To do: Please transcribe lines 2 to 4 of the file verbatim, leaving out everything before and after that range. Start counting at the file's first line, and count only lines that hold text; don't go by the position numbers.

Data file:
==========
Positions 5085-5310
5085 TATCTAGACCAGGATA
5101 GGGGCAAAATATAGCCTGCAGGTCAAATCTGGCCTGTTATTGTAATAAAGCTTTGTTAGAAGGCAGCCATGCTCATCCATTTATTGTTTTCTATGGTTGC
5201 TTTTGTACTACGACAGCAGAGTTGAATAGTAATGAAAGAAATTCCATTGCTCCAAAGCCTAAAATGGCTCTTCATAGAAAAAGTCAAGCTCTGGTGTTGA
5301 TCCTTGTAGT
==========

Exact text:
5085 TATCTAGACCAGGATA
5101 GGGGCAAAATATAGCCTGCAGGTCAAATCTGGCCTGTTATTGTAATAAAGCTTTGTTAGAAGGCAGCCATGCTCATCCATTTATTGTTTTCTATGGTTGC
5201 TTTTGTACTACGACAGCAGAGTTGAATAGTAATGAAAGAAATTCCATTGCTCCAAAGCCTAAAATGGCTCTTCATAGAAAAAGTCAAGCTCTGGTGTTGA